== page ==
More sexy contemporary romances, and more romantic suspense. Coming in time for Valentine’s Day is PLAYING DIRTY, Book #2 of my Texas Scoundrels trilogy. This series of contemporary romances that are fun, sexy with a deep emotional journey that has taken me by surprise. I also have another fun, sexy contemporary trilogy planned as well as suspense trilogy in the works. I’ll be quite busy for the next couple of years.
How long have you been writing?
Since before computers were commonplace, which translates to a very long time. I dabbled a bit here and there in the late 80’s, but it wasn’t until December 1990 that I became serious about writing.
For two years I struggled alone in the dark. Then by chance, a friend from Canada whom I’d met through a pen pal publication for writers (I told you it was a long time ago, we had no internet back then) turned me on to RWA. That day changed my life.
I joined a local chapter, met my then critique partner and wrote three historical novels which (thankfully) never sold. It wasn’t until my critique partner at the time convinced me to write a contemporary romance. I did it, kicking and screaming at first, but then I discovered I really had a knack for the genre. I started sending the first three chapters out to contests, made the finals and won a couple of big ones, then shortly thereafter, sold that book in December 1994, four years after I started my journey to publication.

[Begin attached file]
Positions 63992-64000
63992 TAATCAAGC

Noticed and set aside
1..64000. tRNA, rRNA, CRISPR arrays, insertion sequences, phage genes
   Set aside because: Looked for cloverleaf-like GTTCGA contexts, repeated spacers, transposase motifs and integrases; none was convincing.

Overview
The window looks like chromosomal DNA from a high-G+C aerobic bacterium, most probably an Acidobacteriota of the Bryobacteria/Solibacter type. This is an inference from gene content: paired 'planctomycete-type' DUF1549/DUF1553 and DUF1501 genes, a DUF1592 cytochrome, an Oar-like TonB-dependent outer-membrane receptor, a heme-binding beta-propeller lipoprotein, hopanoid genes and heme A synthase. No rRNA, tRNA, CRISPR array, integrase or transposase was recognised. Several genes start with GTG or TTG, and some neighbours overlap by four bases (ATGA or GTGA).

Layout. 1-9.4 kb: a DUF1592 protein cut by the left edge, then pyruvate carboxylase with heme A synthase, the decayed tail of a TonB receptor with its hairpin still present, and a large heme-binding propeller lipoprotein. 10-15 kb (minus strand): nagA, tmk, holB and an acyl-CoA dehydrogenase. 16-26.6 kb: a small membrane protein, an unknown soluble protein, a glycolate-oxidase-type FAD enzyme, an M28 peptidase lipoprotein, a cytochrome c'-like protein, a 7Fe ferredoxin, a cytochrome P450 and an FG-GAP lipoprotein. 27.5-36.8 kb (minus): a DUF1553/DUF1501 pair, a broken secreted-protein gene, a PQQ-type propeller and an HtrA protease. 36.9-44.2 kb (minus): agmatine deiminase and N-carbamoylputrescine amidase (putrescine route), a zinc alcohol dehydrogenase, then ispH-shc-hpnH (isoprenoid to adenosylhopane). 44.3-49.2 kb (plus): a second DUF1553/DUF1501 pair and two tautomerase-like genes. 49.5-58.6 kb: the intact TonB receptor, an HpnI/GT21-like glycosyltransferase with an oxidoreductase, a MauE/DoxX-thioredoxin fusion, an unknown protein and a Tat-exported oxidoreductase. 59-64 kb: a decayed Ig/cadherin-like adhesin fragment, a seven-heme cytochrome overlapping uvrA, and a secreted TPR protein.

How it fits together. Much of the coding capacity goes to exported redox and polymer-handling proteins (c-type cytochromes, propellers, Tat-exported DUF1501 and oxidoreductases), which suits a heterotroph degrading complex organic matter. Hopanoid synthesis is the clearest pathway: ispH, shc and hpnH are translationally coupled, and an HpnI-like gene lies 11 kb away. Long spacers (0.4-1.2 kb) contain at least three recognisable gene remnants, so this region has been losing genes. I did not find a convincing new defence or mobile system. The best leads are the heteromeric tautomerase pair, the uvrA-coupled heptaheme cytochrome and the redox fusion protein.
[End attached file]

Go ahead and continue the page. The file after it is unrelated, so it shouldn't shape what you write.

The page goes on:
That book was THE SECRET CHILD, which sold to Harlequin Superromance. I never did write another Superromance, although it wasn’t for lack of trying. I struggled for nearly three years to make my second sale. In the meantime, I had to learn what I had done right that made that first book sell. I’d finally hit it when Birgit Davis-Todd called me one afternoon to make an offer on FLIRTING WITH DANGER, a proposal for a sexy contemporary romance that I’d submitted to her for the Temptation line. That phone call broke the second-book-syndrome curse I was under and I never looked back. I never imagined that 19 years and 30 books later I’d still be selling books. It truly is a dream come true that I hope continues for many years to come.
How often do you write? And when do you write?
I try to write every day. Writing is like any muscle, it needs constant work to remain strong. Leave it alone for too long, then it gets flabby and is harder and harder to get moving.
Since I work 30 hours a week a paralegal, I no longer have the luxury of an entire day at my disposal. Some days I get up around 3:00 a.m. and will write for two to three hours. If I don’t, then I try to spend from 6-8:00 p.m. in the office when I get home from work. Friday through Sunday are my days off, and I take advantage of the time to write. Except Sunday during football season. Here in Steeler County, Sunday afternoons are sacred.